Integrated sensor technology provides Soldiers with full spectrum response
February 18, 2010
FORT MONMOUTH, N.J. -- Recent wars have ushered in a totally new way of conducting operations: coordinated sensor warfare.
Whether the area of focus is Base Defense, Air Defense, Intelligence, Reconnaissance, Target Acquisition, or Target Prosecution, timely and actionable information is essential. A robust way to accomplish this is through a cogent networking of different types of sensors.
The Project Manager, Night Vision/Reconnaissance, Surveillance, and Target Acquisition (PM NV/RSTA) has fielded networked sensors in theater since 2002 and continues to evolve and improve this critical capability.
PM NV/RSTA's sensor systems enable our warfighters in theater to rapidly and effectively respond to evolving threats thereby saving lives on the battlefield and advancing the overall mission.
"The Base Expeditionary Targeting and Surveillance Systems - Combined (BETSS-C) is an exemplar of the state-of-the-art ISR and Force Protection (FP) technologies required to effectively support the 21st century warfighter," said Col. Linda R. Herbert, project manager, PM NV/RSTA. "BETSS-C represents a fully-integrated, operationally-relevant ISR and Force Protection capability that provides the warfighter with integrated views of multiple points of situational data."
BETSS-C, Central Command's (CENTCOM) number two priority, comprises a combination of ISR, battle command, and Force Protection systems (Rapid Aerostat Initial Deployment (RAID) Towers, Cerberus Towers (CERBERUS), the Force Protection Suite (FPS), and the Rapid Deployment Surveillance Security System (RDISS))
Each system provides specific capabilities to address critical warfighter needs. RAID and CERBERUS address targeting and surveillance needs (detection of people and vehicles), enabling persistent day and nighttime targeting and surveillance data.
The FP suite of systems (a family of cameras integrated into a common operational picture) addresses persistent surveillance and standoff detection needs. Finally, the RDISS suite of systems (a suite of sensors for perimeter and entry point security) addresses security monitoring and surveillance needs. BETSS-C represents the integration of these capabilities, creating a networked source of actionable information.
"Moreover, BETSS-C also represents the culmination of several best practices for effectively managing a Quick Reaction Capability (QRC), as we were expected to field before the close of 2008 - - a very aggressive timeframe," Herbert emphasized.
BETSS-C Gets its Start: An Integrated JUONs for a "System of Systems"
The concept for what would ultimately become BETSS-C arose in the summer of 2007. "There were multiple Joint Urgent Operational Needs Requests (JUONs) coming from theatre requesting various separate, but very much related ISR and FP needs," said Robin Whitworth, deputy project manager, PM NV/RSTA.
CENTCOM recognized the connections among the multiple JUONs and recommended a somewhat new approach including integration of the JUONs and, in response to them, the development of a "system of systems" for targeting and surveillance capabilities to support the warfighter.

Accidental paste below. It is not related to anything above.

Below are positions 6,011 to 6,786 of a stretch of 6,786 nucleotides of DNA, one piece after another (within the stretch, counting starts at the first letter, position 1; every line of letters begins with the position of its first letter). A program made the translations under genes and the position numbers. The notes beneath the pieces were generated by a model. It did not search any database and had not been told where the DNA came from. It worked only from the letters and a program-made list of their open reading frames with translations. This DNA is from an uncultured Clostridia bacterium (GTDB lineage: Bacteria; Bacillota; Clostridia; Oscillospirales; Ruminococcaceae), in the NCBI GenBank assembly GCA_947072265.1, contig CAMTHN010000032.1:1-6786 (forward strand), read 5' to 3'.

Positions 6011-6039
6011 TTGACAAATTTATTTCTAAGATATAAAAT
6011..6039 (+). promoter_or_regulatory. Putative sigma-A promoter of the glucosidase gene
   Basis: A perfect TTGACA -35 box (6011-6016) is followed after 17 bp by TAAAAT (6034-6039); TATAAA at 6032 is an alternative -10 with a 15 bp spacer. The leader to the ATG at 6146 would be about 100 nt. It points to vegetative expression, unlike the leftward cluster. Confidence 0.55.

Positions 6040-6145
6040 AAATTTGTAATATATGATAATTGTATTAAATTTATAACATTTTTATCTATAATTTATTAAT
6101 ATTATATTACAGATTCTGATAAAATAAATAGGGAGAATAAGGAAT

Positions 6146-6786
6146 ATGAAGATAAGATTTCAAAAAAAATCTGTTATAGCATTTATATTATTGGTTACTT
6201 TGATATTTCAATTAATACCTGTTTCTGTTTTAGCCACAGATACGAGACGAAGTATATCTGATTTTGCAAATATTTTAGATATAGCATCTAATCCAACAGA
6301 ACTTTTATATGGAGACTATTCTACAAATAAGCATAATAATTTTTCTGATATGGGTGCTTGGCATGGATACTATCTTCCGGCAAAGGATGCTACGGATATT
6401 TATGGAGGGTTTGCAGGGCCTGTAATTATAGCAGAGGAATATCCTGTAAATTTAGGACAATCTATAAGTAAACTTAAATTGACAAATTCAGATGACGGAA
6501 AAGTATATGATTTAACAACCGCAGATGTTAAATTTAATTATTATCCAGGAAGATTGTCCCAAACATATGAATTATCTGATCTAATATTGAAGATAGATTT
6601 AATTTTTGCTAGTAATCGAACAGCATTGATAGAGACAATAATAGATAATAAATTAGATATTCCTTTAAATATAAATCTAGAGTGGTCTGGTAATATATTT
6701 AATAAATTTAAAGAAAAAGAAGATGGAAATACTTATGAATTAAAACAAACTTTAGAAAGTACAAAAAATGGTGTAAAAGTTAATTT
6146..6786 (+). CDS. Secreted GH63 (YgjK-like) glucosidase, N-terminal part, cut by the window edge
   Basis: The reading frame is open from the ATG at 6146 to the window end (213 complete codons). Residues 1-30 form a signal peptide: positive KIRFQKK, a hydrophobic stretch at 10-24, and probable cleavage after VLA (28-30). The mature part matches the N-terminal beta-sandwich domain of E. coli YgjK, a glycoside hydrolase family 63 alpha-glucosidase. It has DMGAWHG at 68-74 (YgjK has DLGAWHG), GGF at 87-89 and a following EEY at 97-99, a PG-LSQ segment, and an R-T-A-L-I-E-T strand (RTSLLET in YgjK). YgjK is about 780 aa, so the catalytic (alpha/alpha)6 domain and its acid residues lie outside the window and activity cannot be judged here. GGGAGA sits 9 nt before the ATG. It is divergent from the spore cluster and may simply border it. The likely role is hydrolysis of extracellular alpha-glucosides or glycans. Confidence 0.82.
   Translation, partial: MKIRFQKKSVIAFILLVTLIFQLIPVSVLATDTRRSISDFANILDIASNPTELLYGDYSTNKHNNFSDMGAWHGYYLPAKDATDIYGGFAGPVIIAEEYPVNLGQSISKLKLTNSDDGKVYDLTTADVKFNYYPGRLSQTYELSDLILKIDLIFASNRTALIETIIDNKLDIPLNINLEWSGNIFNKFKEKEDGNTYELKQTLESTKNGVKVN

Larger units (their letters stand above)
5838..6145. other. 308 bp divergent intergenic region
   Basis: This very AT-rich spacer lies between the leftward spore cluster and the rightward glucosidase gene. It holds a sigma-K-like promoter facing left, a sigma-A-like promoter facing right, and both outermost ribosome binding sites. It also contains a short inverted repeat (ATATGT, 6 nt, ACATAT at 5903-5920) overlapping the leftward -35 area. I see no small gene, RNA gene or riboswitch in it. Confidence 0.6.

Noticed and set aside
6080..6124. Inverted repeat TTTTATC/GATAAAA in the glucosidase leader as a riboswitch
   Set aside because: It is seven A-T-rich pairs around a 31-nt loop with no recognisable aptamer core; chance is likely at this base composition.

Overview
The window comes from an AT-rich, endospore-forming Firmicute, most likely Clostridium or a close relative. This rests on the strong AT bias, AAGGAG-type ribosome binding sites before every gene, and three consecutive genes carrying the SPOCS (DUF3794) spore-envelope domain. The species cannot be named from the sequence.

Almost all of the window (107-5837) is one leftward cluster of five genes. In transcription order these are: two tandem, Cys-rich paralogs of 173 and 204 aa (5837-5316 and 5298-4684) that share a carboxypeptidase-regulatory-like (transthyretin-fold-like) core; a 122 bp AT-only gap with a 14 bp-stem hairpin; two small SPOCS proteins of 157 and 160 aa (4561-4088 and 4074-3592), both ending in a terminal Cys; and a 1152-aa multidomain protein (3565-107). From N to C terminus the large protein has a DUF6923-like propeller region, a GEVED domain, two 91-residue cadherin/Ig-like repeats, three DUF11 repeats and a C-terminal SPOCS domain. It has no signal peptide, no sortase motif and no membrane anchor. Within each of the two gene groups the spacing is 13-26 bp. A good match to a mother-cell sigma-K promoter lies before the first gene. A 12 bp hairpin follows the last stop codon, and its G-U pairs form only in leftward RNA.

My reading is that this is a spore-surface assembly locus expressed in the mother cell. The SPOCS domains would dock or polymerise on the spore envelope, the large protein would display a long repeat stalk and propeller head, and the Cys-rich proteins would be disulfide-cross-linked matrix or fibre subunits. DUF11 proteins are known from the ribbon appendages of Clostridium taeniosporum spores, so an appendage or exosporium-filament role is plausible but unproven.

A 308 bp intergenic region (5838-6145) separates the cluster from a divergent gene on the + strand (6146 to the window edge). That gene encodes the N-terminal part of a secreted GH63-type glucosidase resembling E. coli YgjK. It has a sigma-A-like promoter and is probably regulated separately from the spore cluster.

"Integrating the JUONs was helpful, but it also increased the complexity of the ultimate system," said Raef Schmidt, technical director, PM NV/RSTA. "Our first objective was to break down the requirements to build an understanding of them and to then match solutions to the requirements to ensure a seamless fit," concluded Schmidt.
This time and rigor was channeled and managed in a specific approach that PM NV/RSTA developed and employed to effectively manage the BETSS-C QRC. Tom Conway, systems engineer and technical lead for PM NV/RSTA, described the approach in terms of related, progressive stages:
"We approached management of this QRC in three stages: the set-up stage (first six to eight months), the structure stage (next nine months), and the maintain-and-improve stage (approximately 17 months into the QRC) to bring more focus to our efforts and to pursue clearly articulated objectives at each stage."
Tony Budzichowski, project lead for BETSS-C, added, "The fruits of this approach are clear - - BETSS-C was fielded on time and within budget and it continues to provide the warfighter with integrated, operationally-relevant data."
A Staged Approach: Building Best Practices for QRC Management
One of the core activities included in the set-up stage was the development of a concept of operations (CONOPS). The CONOPs provided a feasible, effective means of "getting closer" to the customer (the warfighter) to understand, at a certain depth, needs and intended experiences with the product. "The CONOPS helped us to keep the warfighter at the center of all of our efforts to ensure that we would ultimately field a system that performed in the way the warfighter needed it to," added Schmidt.
PM NV/RSTA also looked inward to determine whether and to what extent its proven RSTA systems may help to address the warfighter's needs. "We asked ourselves which of our systems may be well-positioned to address particular requirements in the JUONs," Schmidt added.